Depression can simply be defined as a feeling of sadness and futility, in varying degrees. There are many life events – marital problems, the loss of a job, the death of a loved one, traumas that are bound to depress anyone. In some people, these events may result in temporal sadness and down-heartedness whereas in others, the feeling may become one of complete indifference and utter despair.
Other factors, which may trigger depression include:
Environmental factors: Tensions, disappointments, financial problems or stress.
Medical factors: Chemical imbalances in the brain, thyroid disorders, miscarriage, upset stomach and headache, endometriosis, hypoglycemia (low blood sugar), any serious physical disorder or allergies and chronic illnesses.
Diet and life style: Nutritional deficiencies, food allergies, the consumption of excess sugar, poor diet (especially constant snacking on junk foods), lack of exercise or drug abuse.
Hereditary factors: It is believed that in half of people suffering from recurrent episodes of depression, one or both of the parents also experienced depression.
Whatever the factors that trigger it, depression begins with a disturbance in the part of brain that governs mood and then involves whole body – nervous system, thoughts and behaviour. It affects the way you eat and sleep, the way you feel about yourself, and the way you react to and think about the people and things around you.
Feeling blue, hopeless and gloomy all or most of the time; restlessness, irritability and quickness to anger; lack of joy, happiness and motivation; withdrawal/shutting away others; loss of pleasure in hobbies; lack of interest in personal appearance and hygiene; reduced work efficiency; sleep disorders (either insomnia or excessive sleeping); expressionless face; restlessness and difficulty in concentrating; and suicidal thoughts.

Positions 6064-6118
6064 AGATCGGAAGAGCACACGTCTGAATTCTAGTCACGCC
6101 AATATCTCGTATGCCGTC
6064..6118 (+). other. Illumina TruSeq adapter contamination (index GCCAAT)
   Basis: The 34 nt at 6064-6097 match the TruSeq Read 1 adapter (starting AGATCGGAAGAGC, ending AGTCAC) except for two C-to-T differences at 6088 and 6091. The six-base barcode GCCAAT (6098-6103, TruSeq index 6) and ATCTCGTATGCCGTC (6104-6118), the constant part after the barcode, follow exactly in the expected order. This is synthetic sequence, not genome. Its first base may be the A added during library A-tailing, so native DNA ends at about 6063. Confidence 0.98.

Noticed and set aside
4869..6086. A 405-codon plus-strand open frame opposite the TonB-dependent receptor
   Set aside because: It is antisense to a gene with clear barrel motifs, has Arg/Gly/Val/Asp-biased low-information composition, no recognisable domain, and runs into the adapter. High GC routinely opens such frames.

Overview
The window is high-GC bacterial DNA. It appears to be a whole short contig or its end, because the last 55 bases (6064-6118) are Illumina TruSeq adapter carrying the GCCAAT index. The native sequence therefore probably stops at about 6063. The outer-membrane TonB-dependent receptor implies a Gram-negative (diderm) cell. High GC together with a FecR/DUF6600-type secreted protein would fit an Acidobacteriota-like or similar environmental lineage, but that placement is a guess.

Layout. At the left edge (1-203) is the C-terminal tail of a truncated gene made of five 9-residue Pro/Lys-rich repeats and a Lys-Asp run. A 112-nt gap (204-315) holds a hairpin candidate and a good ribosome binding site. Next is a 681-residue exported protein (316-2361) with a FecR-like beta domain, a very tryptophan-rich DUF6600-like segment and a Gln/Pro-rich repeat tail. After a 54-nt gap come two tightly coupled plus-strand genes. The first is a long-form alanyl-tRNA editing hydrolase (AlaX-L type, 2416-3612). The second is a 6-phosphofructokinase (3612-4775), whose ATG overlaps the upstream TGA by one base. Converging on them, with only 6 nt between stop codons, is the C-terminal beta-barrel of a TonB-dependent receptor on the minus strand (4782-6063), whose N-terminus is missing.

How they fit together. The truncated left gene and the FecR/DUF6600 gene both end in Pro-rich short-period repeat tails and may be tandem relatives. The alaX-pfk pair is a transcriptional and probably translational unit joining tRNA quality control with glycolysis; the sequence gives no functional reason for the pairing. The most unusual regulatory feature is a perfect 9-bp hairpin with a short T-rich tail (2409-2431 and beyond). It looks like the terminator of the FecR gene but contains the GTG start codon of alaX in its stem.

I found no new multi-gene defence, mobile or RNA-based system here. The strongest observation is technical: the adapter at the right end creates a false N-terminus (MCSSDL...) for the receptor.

Other physical symptoms of depression include neck and back pain, a tightness in the throat, blurred vision, nausea, muscle cramps, constant tiredness, feelings of worthlessness and inadequacy, painful urination, indigestion, constipation and a decrease in sexual desire. About 70 per cent of depressed people lose their appetite, while a minority feel hungrier and eat more especially at night.
Depending on the type of depression, the signs and symptoms may vary in number, their severity and persistence. While some people can quickly adjust to situations/pressures leading up to depression, others are simply overwhelmed and their adjustment mechanism unresponsive. And so symptoms can last for weeks, months or years, as the case might be.
A mildly depressed person is quiet, unhappy and pessimistic. He has a sense of discouragement and hopelessness. He cannot make decisions, may be overly concerned with personal problems and unaccountably irritable.
The deeply depressed person is predominantly sad, full of guilt and shame and every event brings emotional pain and tension. Simply put, melancholic. Conversation is difficult and he feels rejected and unloved. Dejection, perplexity; hopelessness and perhaps, fear are written all over his face. Also, his concentration and memory are impaired. Psychiatric patients suffering severe depression are very anxious, have bodily complaints, may think of death and consider suicide.